|Q.||What first prompted you to get involved with the EFWCP?|
|A.||Education, information and more information. I didn’t start to have seizures until I was well into my sixties. I just couldn’t imagine that what was happening was epilepsy. But once I got in touch with the Epilepsy Foundation they talked with me first over the phone, then they sent me information in the mail. I started to attend some of the group meetings that they host to hear about newer medications available and learned as much as I could about how to cope with the seizures. I just wasn’t willing to give up my independence but I had to learn as much as possible about epilepsy before I learned to handle it appropriately.|
|Q.||If your seizures are controlled, why do you continue to work with the EFWCP?|
|A.||There is probably less known about epilepsy and seizure disorders in the older population than in any other segment of the population. And, frankly healthcare professionals and caregivers don’t know as much as I think they should about how to best help and support a senior citizen who has been diagnosed with epilepsy or a seizure disorder. I signed on to work with the EFWCP to represent Pennsylvania seniors in a national project called the Initiative on Aging. The goal of the initiative is to recommend strategies for dealing with the epilepsy or seizures in the older population and to provide those recommendations to the professionals, non-professionals and anyone else working with senior citizens who might be experiencing epilepsy or a seizure disorder.|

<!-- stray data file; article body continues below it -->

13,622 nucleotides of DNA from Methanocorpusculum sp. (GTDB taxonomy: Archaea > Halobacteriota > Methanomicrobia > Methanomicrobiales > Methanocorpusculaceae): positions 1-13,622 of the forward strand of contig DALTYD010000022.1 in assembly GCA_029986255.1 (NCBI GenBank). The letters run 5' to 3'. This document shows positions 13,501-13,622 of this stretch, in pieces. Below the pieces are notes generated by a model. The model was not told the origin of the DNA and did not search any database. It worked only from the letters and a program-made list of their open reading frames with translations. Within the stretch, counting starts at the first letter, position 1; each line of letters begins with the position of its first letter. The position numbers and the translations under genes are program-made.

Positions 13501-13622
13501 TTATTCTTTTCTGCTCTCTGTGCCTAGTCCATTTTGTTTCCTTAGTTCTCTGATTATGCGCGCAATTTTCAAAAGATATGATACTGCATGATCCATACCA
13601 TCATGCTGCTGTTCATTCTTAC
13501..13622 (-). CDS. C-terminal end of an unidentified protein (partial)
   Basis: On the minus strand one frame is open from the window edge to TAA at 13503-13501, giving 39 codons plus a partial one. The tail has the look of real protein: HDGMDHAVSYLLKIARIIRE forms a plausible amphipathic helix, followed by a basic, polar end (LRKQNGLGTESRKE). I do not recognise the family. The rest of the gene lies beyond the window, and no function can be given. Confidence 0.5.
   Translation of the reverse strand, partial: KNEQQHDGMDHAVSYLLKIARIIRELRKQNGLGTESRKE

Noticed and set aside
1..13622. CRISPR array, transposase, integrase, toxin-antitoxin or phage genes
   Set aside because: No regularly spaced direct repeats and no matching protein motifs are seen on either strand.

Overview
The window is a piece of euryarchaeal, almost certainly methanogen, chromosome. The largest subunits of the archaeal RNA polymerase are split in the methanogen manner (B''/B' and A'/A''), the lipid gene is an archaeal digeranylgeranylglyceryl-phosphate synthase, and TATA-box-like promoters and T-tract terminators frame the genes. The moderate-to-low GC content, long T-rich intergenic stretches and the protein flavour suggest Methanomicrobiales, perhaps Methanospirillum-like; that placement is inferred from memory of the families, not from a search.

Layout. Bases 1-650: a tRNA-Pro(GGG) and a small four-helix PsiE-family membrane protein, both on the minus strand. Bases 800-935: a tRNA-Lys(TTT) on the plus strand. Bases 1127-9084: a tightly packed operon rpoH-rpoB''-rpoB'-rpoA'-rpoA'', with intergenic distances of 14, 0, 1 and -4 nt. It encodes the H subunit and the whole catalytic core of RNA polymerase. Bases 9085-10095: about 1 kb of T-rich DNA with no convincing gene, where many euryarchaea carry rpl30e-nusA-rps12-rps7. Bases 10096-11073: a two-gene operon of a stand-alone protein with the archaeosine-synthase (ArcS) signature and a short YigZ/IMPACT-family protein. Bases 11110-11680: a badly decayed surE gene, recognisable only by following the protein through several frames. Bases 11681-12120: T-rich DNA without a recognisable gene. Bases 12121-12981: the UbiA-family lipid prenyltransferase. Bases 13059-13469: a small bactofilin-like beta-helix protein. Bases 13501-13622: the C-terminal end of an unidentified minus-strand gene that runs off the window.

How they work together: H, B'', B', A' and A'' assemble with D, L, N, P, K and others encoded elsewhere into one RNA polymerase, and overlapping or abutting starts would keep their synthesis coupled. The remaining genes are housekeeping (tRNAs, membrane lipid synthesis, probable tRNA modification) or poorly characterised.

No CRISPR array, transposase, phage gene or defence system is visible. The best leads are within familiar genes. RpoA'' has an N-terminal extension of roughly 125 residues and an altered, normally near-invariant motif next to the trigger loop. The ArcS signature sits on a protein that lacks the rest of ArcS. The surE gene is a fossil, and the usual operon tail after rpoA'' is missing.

The American population is aging and living longer. While our aging population has never been more active or independent, it is also facing some new and older health conditions that not so long ago weren’t considered much of a problem for older people. Among those conditions thought at one time not to be very common in senior citizens is epilepsy.
For a variety of reasons, epilepsy can be difficult to diagnose in older patients. It’s easily confused and mistaken for other neurological impairments. Sometimes seizures are just written off as other problems associated with aging. The reality is that just as many new cases of epilepsy or seizure disorder are being diagnosed in the older population as there are cases in young children.
If you or someone you love is experiencing seizures or exhibiting signs or symptoms that could be seizures, contact the Epilepsy Foundation Western/Central Pennsylvania for information and support. And, check out some of these helpful links.